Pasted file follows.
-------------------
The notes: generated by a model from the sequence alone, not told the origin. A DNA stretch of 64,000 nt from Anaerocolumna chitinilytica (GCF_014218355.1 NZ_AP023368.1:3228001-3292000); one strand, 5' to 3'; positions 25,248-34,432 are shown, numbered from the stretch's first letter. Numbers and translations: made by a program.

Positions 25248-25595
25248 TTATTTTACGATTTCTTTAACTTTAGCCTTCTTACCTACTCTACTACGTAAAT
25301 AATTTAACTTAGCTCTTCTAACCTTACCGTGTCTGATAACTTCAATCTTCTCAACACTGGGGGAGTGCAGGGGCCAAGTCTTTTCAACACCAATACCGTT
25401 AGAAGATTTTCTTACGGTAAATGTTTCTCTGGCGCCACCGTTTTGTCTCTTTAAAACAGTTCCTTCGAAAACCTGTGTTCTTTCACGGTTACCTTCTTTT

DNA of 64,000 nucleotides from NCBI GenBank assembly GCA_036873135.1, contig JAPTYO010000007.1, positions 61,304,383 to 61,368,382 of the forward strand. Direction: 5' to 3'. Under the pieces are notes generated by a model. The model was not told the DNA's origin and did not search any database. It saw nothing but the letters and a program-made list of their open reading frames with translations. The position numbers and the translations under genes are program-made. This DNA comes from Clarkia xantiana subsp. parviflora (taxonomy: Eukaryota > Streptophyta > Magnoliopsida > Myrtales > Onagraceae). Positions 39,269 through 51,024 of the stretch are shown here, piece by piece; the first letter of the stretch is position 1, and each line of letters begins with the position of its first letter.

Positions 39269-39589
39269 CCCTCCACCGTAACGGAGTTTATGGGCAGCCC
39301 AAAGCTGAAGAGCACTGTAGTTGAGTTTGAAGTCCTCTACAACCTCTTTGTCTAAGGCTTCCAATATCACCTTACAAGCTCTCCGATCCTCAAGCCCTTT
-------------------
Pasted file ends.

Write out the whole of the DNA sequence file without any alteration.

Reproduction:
The notes: generated by a model from the sequence alone, not told the origin. A DNA stretch of 64,000 nt from Anaerocolumna chitinilytica (GCF_014218355.1 NZ_AP023368.1:3228001-3292000); one strand, 5' to 3'; positions 25,248-34,432 are shown, numbered from the stretch's first letter. Numbers and translations: made by a program.

Positions 25248-25595
25248 TTATTTTACGATTTCTTTAACTTTAGCCTTCTTACCTACTCTACTACGTAAAT
25301 AATTTAACTTAGCTCTTCTAACCTTACCGTGTCTGATAACTTCAATCTTCTCAACACTGGGGGAGTGCAGGGGCCAAGTCTTTTCAACACCAATACCGTT
25401 AGAAGATTTTCTTACGGTAAATGTTTCTCTGGCGCCACCGTTTTGTCTCTTTAAAACAGTTCCTTCGAAAACCTGTGTTCTTTCACGGTTACCTTCTTTT

DNA of 64,000 nucleotides from NCBI GenBank assembly GCA_036873135.1, contig JAPTYO010000007.1, positions 61,304,383 to 61,368,382 of the forward strand. Direction: 5' to 3'. Under the pieces are notes generated by a model. The model was not told the DNA's origin and did not search any database. It saw nothing but the letters and a program-made list of their open reading frames with translations. The position numbers and the translations under genes are program-made. This DNA comes from Clarkia xantiana subsp. parviflora (taxonomy: Eukaryota > Streptophyta > Magnoliopsida > Myrtales > Onagraceae). Positions 39,269 through 51,024 of the stretch are shown here, piece by piece; the first letter of the stretch is position 1, and each line of letters begins with the position of its first letter.

Positions 39269-39589
39269 CCCTCCACCGTAACGGAGTTTATGGGCAGCCC
39301 AAAGCTGAAGAGCACTGTAGTTGAGTTTGAAGTCCTCTACAACCTCTTTGTCTAAGGCTTCCAATATCACCTTACAAGCTCTCCGATCCTCAAGCCCTTT